Insurance policies for medical malpractice coverage will now be required to state clearly whether or not the insured physician has the exclusive right to veto of any insurance company's intent to settle a case or admit liability (with its National Data Bank implications) on behalf of a physician. Additionally, the law repeals the requirement that a physician, in the insurance policy, must authorize the insurer to make this decision without the permission of the insured physician, if the settlement is within the policy limits.

Proponents of tort reform trust that these statutory changes will further decrease the number of medical malpractice suits filed in Florida. The Florida Office of Insurance Regulation reported that after the series of sweeping changes made in 2003 by Governor Jeb Bush, which included the caps on noneconomic damages, both the number of lawsuits and the size of payouts fell by about 14%, and the total insurance premiums paid by physicians dropped even further, around 36%.

Florida has the highest medical malpractice premiums in the nation and, expectantly, ranks among the states with the greatest amount in paid malpractice claims. The average liability premium for an obstetrician is $200,000 per year, which equates to approximately $2,000 of the delivery cost for each baby funneled straight to paying malpractice insurance premiums.17

The American Tort Reform Association (ATRA) pronounced 2011 as the "most productive year for enactment of meaningful state civil justice reforms in recent memory."20 Indeed, more than 30 new tort reform measures have been passed already in the states this year, including "big wins" in Alabama, Arizona, North Carolina, Oklahoma, South Carolina, Tennessee, Texas, and Wisconsin.20-23 But there have been big losses recently, too, most notably the Supreme Courts of Illinois and Georgia struck down caps on noneconomic damages.24

The American people consistently believe that limits on noneconomic or pain-and-suffering damages are a "good thing." Harris Interactive polling data show that nearly two-thirds of Americans support full payment for medical expenses and economic losses, coupled with reasonable limits on pain-and-suffering damages for patients harmed due to medical negligence.20

ATRA president Tiger Joyce summed up the Harris poll stating: "Such strong support is likely attributable to the fact that better than seven in 10 Americans, according to the survey, believe their access to affordable, high-quality health care is threatened because medical liability costs are forcing good doctors out of medicine. And nearly six in 10 believe excessive and unpredictable medical liability lawsuits are a significant factor in driving health care costs higher. All of which explains why 58% of Americans say they want Washington lawmakers to support comprehensive medical liability reform, while only 23% oppose such reform."20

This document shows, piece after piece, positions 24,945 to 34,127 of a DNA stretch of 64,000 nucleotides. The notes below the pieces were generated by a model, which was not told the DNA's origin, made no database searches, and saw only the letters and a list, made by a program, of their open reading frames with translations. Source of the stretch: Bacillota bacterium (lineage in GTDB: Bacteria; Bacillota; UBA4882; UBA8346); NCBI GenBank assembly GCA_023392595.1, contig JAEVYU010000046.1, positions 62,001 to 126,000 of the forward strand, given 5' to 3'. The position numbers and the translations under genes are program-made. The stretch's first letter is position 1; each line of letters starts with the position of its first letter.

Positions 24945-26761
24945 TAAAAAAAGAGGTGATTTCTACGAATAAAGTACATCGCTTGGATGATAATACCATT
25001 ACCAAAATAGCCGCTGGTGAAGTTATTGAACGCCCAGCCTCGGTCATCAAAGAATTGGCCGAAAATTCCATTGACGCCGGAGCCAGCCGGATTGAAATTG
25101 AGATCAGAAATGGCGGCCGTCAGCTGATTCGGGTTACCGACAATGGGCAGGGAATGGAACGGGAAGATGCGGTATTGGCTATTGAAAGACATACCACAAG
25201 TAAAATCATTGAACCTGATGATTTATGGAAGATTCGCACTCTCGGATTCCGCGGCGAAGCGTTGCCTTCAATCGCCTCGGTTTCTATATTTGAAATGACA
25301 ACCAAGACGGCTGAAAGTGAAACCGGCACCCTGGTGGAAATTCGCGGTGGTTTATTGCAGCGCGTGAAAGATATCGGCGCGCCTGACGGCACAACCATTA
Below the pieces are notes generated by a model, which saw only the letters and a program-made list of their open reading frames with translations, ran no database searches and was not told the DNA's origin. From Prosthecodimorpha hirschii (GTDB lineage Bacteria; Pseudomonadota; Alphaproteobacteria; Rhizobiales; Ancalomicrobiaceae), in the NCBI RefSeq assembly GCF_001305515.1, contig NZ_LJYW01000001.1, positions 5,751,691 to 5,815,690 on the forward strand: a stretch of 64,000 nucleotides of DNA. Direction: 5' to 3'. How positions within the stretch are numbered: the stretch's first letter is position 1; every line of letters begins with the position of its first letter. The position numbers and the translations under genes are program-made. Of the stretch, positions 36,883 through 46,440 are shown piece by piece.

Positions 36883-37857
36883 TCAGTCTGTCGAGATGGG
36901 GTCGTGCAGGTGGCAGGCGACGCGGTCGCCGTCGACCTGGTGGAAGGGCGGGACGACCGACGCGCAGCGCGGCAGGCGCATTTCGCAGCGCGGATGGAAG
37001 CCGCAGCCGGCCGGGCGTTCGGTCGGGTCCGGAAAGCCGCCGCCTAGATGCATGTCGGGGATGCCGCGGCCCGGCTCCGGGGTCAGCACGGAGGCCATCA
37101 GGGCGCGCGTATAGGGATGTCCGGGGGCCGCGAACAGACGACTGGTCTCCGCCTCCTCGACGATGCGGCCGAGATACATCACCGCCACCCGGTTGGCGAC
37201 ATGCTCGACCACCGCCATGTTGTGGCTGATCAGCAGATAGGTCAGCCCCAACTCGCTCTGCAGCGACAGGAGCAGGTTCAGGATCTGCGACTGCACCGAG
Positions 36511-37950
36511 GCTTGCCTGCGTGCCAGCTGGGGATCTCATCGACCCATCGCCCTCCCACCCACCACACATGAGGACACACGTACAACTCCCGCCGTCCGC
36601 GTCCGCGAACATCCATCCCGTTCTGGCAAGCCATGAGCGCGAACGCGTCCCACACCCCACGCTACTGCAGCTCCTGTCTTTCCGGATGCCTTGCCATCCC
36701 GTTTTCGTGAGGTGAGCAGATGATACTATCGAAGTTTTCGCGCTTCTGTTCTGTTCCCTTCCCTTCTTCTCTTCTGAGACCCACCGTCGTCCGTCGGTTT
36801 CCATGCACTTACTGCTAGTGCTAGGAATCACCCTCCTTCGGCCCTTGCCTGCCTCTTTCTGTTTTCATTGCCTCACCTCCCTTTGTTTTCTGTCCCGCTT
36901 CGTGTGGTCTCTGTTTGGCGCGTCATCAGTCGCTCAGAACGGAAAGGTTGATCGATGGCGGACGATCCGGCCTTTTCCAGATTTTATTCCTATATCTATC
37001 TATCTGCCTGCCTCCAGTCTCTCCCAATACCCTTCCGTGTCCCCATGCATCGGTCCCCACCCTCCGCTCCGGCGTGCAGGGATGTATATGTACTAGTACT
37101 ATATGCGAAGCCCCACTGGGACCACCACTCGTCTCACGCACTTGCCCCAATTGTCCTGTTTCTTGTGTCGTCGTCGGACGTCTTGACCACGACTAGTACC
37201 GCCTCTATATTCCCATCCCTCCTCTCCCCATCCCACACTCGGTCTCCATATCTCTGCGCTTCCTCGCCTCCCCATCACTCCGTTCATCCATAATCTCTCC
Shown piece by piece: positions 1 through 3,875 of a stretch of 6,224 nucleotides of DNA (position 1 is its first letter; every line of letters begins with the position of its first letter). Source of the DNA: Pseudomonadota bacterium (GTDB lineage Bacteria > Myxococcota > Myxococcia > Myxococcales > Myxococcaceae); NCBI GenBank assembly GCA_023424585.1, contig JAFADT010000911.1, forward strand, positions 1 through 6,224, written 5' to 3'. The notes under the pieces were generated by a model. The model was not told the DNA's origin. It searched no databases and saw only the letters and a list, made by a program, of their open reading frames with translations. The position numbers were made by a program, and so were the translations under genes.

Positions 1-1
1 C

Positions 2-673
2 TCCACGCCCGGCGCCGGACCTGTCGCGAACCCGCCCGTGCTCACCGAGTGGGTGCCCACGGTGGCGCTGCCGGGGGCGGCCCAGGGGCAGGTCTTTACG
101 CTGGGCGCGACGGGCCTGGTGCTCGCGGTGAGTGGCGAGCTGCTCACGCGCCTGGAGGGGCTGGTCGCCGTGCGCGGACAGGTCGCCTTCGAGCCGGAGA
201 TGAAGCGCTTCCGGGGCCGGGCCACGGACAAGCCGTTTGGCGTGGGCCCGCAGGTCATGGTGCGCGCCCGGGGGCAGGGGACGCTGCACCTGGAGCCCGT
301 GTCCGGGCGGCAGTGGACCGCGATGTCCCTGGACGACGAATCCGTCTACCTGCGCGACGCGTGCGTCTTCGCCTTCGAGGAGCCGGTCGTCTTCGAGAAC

One recent research study strengthens the case for liability reform, finding that states with caps on noneconomic damages have medical liability premiums, on average, at least 17% lower and the supply of physicians in high-risk specialties from 4% to 7% higher than those states without noneconomic damages caps.25

Even the federal government is paying attention to the impact of tort reform. During the end game of the recent federal debt ceiling negotiations, both the Executive Office of the President and the Congressional Research Service requested malpractice rate survey data to examine the cost-decreasing effects of medical liability reform on the provision of health care.20

On more than one occasion, the non-partisan Congressional Budget Office (CBO) has opined that significant cost savings could result from inserting malpractice liability reform into the federal health care programs, such as Medicare and Medicaid. The CBO projects that such liability reform would generate savings of $13.5 billion in the first five years after enactment, and $54 billion over a 10-year time period.26,27